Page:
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Contract of Employment - Not True Fixed Term

Version 1.2 Updated 2 Feb 2023
Contract Recruitment

Who can use this correspondence

This contract can be used by all employers throughout Australia, except the following excluded employers:

  • non-constitutional corporation employers in Western Australia
  • State public sector employers; and
  • Local Government employers — except in Tasmania

If any of the excluded employers wish to use this Contract of Employment — Not True Fixed Term ('the contract') they should seek legal advice, as the contract complies with federal legislation which may be more or less generous than that which applies to those employers.


Commentary

This document will assist you in creating a written contract of employment for a specified period of time (referred to as a 'term contract'). You will be able to tailor the contract of employment ('the contract') to suit your requirements and circumstances.

The contract will typically end without either party needing to give notice to terminate since the contract will conclude through the passage of time, not at the initiative of either the employer or employee. Alternatively, the contract may be terminated by the giving of notice to terminate in accordance with the terms of the contract.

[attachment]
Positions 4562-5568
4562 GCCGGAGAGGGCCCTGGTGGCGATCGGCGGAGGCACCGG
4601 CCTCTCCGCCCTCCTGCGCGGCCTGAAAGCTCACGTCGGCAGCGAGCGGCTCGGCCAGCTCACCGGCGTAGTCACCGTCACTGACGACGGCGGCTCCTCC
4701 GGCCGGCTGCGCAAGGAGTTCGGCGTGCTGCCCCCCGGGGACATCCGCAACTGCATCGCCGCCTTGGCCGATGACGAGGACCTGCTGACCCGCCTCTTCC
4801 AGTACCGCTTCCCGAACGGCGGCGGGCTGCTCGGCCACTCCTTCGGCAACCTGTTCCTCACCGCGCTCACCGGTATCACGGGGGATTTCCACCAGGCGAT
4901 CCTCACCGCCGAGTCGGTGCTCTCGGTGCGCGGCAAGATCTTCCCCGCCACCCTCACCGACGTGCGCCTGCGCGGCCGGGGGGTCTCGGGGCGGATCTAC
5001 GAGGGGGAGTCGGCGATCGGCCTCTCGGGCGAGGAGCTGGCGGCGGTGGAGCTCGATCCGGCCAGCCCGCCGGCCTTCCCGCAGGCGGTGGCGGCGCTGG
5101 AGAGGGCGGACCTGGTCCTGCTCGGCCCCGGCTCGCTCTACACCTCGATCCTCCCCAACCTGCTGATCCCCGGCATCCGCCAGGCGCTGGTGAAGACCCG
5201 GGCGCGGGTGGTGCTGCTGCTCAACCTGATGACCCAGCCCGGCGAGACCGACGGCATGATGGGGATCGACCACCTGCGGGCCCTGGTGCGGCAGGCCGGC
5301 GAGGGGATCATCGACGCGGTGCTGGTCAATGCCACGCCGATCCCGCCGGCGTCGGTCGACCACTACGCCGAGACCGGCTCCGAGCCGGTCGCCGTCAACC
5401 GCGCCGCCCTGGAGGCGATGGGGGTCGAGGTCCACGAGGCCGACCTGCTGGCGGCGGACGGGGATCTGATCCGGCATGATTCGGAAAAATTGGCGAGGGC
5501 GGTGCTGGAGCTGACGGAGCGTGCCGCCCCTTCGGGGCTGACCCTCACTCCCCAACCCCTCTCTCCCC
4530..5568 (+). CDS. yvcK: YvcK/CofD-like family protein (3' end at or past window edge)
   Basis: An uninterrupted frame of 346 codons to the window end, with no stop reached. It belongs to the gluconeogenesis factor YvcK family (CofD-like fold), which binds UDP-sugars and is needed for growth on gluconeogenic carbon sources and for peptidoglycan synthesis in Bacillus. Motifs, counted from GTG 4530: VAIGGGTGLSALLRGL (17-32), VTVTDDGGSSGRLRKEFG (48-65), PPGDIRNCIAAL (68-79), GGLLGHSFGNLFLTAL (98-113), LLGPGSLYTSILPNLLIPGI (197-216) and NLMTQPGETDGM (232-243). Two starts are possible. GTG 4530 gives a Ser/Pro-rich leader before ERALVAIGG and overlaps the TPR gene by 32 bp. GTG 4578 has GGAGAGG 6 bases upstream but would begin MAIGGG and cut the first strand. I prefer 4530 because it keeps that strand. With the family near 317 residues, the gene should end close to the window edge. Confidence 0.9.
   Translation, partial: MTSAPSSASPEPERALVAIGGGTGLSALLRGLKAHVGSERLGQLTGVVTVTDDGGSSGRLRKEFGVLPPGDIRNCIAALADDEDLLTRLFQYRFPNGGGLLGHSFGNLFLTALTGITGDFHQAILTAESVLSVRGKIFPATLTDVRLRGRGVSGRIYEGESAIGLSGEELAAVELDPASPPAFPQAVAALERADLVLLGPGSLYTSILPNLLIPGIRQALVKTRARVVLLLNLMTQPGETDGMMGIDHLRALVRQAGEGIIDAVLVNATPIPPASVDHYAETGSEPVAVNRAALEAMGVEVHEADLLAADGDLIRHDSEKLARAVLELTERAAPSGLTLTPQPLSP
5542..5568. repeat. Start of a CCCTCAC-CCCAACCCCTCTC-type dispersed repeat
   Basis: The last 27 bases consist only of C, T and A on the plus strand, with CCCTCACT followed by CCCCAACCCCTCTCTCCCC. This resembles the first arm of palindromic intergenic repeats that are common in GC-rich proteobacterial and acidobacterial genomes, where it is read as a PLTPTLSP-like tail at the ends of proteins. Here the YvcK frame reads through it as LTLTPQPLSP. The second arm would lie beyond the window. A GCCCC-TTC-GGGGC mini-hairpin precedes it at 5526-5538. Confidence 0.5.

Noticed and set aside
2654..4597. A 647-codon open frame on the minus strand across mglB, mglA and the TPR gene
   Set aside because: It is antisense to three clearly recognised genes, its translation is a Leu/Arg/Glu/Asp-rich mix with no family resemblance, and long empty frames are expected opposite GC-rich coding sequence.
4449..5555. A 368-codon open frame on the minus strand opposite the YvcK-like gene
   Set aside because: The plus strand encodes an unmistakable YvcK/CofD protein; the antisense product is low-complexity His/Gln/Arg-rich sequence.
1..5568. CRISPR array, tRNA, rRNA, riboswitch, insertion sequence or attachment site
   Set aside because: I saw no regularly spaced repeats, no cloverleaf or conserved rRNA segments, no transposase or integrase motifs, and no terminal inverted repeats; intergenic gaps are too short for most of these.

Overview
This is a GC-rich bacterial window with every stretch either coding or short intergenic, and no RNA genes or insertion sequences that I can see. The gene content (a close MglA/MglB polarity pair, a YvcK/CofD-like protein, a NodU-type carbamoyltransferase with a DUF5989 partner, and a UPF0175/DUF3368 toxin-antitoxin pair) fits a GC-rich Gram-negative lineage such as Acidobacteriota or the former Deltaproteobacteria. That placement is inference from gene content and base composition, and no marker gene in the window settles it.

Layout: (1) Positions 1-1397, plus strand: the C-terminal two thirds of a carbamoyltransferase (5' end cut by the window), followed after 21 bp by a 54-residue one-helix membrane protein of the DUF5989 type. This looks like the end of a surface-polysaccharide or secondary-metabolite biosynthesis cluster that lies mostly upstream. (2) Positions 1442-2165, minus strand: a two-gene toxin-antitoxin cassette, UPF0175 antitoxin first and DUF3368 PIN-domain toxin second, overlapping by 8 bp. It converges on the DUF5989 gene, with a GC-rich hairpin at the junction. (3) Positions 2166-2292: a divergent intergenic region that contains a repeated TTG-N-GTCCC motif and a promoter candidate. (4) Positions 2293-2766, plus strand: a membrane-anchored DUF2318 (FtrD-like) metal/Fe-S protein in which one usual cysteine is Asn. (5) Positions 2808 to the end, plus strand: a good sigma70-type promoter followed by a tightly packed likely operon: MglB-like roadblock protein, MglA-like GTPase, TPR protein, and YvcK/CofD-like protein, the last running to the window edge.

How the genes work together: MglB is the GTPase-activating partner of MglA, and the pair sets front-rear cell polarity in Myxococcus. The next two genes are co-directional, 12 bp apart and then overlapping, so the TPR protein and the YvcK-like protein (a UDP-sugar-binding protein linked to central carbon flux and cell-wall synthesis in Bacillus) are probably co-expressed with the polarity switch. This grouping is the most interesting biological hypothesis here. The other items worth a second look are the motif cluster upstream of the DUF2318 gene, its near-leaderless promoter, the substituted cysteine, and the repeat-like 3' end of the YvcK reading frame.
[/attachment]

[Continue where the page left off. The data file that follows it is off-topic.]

This contract is suitable for full-time and part-time employees. It is not suitable for casual employees or independent contractors.

Coverage

The contract includes coverage of the following matters: nature and status of employment; reason for the contract; duration; employer details; employee details; position; general details; probationary period; reporting relationship; location of employment; hours of work; remuneration; confidential information; policies and procedures; compensation for award entitlements; superannuation; period of notice; and termination.

The contract also includes optional clauses concerning: vaccinations, intellectual property; reporting lines; non-cash benefits; bonus and incentive payments; performance review; salary review and post employment obligations; company credit card; mobile phone; laptop; performance; driver’s licence; drugs and alcohol; uniforms; continuing education; leave; public holidays; and resignation from offices held.